'The Chamber': Film Review

Goes nowhere slowly.
2/23/2018

A four-person crew is trapped in a submersible at the bottom of the ocean in Ben Parker's thriller featuring Johannes Bah Kuhnke of 'Force Majeure.'

Swedish actor Johannes Bah Kuhnke, so compelling in 2015's acclaimed Force Majeure, deserved a more substantial follow-up feature than Ben Parker's directorial debut. Set mostly in a tiny submersible trapped at the bottom of the ocean off the coast of North Korea, The Chamber earns a few points for topicality. But this B-movie thriller fails to go beyond its familiar underwater peril tropes, providing as nearly a claustrophobic experience for viewers as its characters.

Kuhnke plays Mats, the Swedish pilot of the submersible, belonging to a commercial research vessel, that's been commandeered by a three-person U.S. Special Ops team. They've boarded the vessel because they have a secret mission involving the recovery of a drone that…does it matter, really? The exact nature of the mission falls under the heading of what Alfred Hitchcock famously dubbed a "MacGuffin," and you'll forget it moments after watching the film.

Besides Mats, the team includes its no-nonsense female leader Red (Charlotte Salt, The Tudors, displaying an impressively convincing American accent) and her underlings Parks (James McArdle) and Denholm (Elliot Levey), who seem to have been picked because of how their personality traits perfectly complement each other. It's clear why Red is in charge of the operation, since she's the sort of tough cookie who, when one of the men panics, has no trouble dislocating his shoulder. And then, when he calms down, just as efficiently snapping it back into place.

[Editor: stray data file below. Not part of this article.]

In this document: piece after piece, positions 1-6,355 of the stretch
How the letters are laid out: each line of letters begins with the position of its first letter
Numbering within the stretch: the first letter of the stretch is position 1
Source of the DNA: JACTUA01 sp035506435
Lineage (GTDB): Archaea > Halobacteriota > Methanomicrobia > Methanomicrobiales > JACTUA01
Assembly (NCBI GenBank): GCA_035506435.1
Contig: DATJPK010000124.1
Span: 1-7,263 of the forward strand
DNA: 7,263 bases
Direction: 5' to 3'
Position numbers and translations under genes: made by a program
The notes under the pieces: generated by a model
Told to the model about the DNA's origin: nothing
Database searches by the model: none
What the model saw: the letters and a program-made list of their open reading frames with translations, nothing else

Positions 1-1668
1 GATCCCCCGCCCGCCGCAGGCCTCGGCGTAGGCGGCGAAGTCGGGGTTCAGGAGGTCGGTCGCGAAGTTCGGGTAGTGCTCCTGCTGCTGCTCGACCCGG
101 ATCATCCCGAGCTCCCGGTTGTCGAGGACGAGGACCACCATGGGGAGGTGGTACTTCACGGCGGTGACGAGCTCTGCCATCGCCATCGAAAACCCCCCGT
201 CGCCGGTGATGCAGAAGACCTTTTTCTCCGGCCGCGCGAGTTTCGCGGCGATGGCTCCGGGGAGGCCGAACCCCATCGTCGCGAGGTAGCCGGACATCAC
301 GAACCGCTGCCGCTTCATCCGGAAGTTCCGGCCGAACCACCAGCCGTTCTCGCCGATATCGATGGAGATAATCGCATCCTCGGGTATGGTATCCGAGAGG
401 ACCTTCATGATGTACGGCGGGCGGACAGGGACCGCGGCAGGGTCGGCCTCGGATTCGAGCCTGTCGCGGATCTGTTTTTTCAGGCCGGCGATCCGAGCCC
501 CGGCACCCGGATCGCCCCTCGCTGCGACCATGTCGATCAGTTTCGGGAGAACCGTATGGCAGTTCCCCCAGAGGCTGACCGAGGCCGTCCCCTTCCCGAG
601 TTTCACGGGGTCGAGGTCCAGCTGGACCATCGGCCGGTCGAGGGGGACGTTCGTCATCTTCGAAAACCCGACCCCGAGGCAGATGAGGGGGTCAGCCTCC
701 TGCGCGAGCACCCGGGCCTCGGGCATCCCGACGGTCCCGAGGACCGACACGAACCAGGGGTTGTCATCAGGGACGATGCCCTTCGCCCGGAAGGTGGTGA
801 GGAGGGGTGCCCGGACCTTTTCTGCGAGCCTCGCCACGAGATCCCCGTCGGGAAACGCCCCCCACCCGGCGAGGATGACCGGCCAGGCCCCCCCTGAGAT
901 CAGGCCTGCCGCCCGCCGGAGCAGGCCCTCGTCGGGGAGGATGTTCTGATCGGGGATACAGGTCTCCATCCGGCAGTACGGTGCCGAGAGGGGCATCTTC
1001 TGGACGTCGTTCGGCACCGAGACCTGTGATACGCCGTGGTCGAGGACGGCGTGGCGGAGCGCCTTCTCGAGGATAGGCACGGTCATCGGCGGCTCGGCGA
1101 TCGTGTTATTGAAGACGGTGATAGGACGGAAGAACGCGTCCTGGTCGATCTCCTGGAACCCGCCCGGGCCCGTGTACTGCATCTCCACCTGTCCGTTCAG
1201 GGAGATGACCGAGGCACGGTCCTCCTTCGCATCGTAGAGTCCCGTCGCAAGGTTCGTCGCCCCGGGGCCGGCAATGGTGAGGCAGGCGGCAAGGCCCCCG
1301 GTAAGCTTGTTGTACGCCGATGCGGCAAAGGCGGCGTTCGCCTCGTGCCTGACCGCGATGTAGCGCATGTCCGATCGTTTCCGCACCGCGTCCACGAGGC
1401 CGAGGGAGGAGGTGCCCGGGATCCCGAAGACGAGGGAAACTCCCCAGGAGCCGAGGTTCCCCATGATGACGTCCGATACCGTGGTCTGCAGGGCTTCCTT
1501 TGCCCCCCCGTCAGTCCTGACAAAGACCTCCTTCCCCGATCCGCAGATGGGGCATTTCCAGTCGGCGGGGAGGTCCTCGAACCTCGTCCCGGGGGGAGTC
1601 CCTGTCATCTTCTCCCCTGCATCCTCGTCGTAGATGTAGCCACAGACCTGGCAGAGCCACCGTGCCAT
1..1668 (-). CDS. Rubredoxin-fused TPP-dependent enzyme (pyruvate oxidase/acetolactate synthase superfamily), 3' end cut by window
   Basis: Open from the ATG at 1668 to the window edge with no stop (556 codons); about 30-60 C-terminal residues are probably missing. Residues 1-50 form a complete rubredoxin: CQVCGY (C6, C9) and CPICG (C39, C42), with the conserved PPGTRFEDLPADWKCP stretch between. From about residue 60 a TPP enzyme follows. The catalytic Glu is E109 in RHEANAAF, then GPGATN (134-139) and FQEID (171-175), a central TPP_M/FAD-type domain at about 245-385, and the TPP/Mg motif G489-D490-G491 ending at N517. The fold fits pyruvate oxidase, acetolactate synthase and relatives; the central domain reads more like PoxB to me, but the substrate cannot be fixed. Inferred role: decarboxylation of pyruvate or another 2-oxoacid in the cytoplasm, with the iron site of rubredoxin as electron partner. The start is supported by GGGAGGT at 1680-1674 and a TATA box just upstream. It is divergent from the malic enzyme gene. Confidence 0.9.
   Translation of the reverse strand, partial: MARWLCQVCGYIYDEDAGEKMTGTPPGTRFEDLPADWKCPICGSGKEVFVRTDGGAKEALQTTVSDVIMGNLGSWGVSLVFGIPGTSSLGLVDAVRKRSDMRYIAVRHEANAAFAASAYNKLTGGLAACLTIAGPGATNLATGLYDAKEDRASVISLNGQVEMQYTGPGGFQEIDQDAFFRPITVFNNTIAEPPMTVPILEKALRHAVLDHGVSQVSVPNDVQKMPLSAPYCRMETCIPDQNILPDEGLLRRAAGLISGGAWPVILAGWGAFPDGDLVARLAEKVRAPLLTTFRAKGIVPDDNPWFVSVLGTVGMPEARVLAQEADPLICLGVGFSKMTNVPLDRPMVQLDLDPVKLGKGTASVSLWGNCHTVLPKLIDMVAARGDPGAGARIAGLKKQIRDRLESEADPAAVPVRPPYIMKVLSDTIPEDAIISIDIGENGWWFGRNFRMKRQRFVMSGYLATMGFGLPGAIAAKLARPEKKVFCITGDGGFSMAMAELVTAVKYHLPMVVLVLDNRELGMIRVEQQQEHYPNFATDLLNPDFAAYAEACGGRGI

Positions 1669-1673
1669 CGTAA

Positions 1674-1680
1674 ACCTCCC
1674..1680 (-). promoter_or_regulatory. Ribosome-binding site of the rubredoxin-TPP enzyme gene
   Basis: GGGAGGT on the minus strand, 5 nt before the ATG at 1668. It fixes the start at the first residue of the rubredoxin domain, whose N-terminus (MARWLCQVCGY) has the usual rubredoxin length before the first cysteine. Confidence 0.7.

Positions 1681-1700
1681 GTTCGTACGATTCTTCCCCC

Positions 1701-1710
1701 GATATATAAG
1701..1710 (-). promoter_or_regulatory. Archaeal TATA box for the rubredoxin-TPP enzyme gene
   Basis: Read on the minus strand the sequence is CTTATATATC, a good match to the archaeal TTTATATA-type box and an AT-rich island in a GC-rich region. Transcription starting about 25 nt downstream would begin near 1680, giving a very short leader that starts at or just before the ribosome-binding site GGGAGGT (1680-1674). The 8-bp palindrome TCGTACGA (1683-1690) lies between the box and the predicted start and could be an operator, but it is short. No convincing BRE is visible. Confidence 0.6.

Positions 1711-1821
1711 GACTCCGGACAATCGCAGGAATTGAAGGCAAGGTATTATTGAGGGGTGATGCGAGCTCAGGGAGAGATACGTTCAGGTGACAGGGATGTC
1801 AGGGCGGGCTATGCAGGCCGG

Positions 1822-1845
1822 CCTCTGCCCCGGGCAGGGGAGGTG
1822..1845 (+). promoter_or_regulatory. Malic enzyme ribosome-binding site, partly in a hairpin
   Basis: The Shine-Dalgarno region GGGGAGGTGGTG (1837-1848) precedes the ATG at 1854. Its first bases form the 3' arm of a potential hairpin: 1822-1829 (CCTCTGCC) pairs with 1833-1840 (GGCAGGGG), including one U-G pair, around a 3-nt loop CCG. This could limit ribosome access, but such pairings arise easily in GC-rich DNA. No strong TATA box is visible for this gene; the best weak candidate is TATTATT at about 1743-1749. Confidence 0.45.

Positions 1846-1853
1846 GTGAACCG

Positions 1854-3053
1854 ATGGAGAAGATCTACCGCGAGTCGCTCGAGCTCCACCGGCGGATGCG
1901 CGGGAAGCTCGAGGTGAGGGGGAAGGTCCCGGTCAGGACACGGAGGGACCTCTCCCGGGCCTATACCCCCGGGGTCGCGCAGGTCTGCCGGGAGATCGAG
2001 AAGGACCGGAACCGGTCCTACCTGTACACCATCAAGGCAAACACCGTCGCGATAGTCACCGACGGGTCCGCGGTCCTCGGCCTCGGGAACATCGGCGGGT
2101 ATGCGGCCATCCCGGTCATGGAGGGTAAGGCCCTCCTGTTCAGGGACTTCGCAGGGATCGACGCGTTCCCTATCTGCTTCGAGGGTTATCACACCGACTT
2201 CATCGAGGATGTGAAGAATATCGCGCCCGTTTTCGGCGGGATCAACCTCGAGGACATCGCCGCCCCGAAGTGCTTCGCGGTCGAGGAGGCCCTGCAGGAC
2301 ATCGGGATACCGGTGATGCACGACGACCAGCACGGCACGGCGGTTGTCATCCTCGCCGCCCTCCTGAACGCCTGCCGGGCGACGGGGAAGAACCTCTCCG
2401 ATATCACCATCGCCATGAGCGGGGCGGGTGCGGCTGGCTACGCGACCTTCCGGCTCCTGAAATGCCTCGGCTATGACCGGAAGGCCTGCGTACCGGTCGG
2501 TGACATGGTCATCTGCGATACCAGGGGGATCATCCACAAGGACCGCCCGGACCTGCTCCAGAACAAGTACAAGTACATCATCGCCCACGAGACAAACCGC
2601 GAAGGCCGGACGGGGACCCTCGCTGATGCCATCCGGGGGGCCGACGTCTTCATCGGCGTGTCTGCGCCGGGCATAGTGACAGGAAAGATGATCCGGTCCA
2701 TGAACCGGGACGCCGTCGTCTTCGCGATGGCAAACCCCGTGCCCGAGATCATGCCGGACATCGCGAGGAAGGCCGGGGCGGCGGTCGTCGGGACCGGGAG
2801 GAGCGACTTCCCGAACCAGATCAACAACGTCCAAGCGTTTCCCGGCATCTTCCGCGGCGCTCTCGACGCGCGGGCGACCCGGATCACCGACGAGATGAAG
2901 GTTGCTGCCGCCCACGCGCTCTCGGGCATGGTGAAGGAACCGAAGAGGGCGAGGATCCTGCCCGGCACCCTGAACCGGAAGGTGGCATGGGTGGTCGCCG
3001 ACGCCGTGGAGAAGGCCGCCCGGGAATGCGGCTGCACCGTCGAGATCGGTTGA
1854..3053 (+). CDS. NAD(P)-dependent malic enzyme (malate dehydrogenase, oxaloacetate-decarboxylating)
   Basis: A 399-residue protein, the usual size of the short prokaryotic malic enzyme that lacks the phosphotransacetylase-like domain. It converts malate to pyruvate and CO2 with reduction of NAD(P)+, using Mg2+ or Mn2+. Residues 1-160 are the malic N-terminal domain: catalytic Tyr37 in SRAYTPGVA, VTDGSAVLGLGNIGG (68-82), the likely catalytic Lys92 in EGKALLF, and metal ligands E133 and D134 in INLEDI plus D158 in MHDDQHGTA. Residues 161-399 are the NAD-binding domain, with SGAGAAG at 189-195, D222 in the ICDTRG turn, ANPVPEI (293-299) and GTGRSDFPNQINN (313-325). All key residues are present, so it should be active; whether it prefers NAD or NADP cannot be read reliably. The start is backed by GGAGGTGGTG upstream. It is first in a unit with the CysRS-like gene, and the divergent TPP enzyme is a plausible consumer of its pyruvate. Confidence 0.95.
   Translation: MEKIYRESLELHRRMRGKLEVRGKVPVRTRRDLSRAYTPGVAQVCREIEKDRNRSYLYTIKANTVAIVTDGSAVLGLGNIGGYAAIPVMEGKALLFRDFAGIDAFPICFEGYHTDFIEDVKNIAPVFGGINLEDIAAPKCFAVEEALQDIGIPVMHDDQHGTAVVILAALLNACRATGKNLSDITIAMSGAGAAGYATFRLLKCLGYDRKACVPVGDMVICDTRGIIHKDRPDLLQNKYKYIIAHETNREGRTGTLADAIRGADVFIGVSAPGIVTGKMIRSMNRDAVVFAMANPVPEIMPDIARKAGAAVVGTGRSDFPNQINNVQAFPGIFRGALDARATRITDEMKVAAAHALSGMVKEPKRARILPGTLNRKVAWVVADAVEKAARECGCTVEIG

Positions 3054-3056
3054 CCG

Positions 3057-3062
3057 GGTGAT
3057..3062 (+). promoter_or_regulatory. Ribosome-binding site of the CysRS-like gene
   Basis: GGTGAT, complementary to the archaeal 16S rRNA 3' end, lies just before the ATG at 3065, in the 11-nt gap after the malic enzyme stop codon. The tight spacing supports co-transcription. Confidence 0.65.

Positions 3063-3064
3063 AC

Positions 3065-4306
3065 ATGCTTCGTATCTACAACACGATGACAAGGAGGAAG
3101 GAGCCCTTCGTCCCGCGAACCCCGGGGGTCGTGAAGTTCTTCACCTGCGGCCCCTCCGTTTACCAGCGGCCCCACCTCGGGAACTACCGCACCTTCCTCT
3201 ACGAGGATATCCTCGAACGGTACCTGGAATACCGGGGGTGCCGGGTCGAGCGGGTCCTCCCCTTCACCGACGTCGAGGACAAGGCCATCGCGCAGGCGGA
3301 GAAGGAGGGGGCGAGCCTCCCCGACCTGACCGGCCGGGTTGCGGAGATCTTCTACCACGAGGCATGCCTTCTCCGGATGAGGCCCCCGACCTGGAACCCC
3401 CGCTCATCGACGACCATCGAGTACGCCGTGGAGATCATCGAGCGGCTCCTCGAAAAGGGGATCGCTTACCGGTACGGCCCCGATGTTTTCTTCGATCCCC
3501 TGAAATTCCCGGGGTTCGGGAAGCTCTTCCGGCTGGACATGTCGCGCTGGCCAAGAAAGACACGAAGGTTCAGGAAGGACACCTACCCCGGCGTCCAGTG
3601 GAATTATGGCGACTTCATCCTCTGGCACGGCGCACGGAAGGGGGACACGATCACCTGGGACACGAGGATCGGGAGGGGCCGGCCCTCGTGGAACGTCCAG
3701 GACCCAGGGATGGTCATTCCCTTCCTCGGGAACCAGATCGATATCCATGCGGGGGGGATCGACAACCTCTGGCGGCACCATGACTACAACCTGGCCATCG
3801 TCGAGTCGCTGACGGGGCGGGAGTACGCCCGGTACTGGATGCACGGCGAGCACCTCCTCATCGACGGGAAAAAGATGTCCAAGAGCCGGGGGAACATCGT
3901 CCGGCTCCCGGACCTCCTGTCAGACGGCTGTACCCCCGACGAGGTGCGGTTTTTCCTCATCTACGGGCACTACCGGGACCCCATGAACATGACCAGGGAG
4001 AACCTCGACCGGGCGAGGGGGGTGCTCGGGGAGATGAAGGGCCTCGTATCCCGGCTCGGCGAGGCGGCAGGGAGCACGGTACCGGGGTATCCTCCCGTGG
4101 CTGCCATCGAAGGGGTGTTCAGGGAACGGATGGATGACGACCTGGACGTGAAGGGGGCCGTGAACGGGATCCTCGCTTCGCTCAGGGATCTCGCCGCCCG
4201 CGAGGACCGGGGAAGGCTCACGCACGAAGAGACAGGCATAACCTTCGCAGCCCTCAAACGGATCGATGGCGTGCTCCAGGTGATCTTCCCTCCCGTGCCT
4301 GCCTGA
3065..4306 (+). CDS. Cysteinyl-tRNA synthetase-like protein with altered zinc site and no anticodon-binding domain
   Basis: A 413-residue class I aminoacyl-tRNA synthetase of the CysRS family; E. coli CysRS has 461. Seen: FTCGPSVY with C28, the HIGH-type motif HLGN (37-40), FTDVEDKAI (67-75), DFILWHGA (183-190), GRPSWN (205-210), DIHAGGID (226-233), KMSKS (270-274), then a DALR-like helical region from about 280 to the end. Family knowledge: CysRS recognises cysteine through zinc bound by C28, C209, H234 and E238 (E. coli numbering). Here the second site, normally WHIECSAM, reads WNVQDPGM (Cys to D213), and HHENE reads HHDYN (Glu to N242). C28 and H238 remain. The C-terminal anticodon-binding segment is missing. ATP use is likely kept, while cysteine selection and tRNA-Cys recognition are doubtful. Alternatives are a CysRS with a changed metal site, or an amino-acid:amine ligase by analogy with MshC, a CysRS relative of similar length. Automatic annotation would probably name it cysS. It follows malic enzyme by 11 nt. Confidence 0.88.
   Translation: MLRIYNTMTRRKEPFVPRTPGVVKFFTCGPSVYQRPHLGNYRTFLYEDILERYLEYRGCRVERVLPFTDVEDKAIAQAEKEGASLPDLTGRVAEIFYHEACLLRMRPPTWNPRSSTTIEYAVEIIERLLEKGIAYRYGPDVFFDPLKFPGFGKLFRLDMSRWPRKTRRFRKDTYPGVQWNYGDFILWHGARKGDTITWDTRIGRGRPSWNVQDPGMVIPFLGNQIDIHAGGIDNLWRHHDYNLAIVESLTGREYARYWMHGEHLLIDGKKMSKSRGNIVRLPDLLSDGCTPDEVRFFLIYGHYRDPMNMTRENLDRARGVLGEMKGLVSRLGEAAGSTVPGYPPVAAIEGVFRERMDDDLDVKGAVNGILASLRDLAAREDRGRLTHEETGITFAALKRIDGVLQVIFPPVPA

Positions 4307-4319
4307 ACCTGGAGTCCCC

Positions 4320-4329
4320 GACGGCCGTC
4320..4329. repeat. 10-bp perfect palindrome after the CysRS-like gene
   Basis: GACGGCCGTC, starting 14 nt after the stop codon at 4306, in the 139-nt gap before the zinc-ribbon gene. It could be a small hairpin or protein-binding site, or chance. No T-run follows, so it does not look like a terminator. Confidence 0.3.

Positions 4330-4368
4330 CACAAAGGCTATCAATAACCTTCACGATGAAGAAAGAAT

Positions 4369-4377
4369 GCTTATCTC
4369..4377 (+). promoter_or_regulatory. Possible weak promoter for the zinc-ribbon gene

Mats isn't thrilled by these interlopers' usurpation of his pride and joy, where he seems to know every rivet intimately. But he has little choice in the matter, with his expertise needed to safely guide them all into the depths that, as anyone who's seen a submarine move before well knows, tend to cause problems.

Such is inevitably the case here, when Red insists on setting off an explosion to destroy the drone despite Mat's protestations that it's too dangerous. Soon enough, the disabled sub is trapped underwater, one of the men is severely injured and the oxygen starts running out. And by the way, there are four people onboard and only two escape suits. 

The filmmaker, making the most of the sort of single, cramped location that can be so helpful when it comes to getting financing for low-budget thrillers, invests the proceedings with sufficient visual tension and variety to keep viewers at least mildly involved. Far less involving, unfortunately, are the dialogue and characterizations, which are strictly perfunctory. Every situation seems familiar from similarly themed thrillers, including the panicky crewmember whose reckless behavior puts everyone else at risk.

Kuhnke and Salt offer some compensation with their solid performances, even if it's hard not to wish they had better material. Another strong element is the propulsive score by Manic Street Preachers' James Dean Bradfield, which ups the tension considerably.

Production companies: Chamber Films, Edicis, Ffilm Cymru Wales
Distributor: Cinedigm
Cast: Johannes Bah Kuhnke, Charlotte Salt, James McArdle, Elliot Levey

Director-screenwriter: Ben Parker
Producers: Jen Handorf, Paul Higgins

Executive producers: Hugh Spearing, Jim Reeve, Adam Partridge, Robert Halami
Director of photography: Benjamin Pritchard

Production designers: Bryon Broadbent, Greg Shaw
Editor: Will Gilbey

Composer: James Dean Bradfield
Costume designer: Jon Revell

Casting: Kirsty Kinnear

87 minutes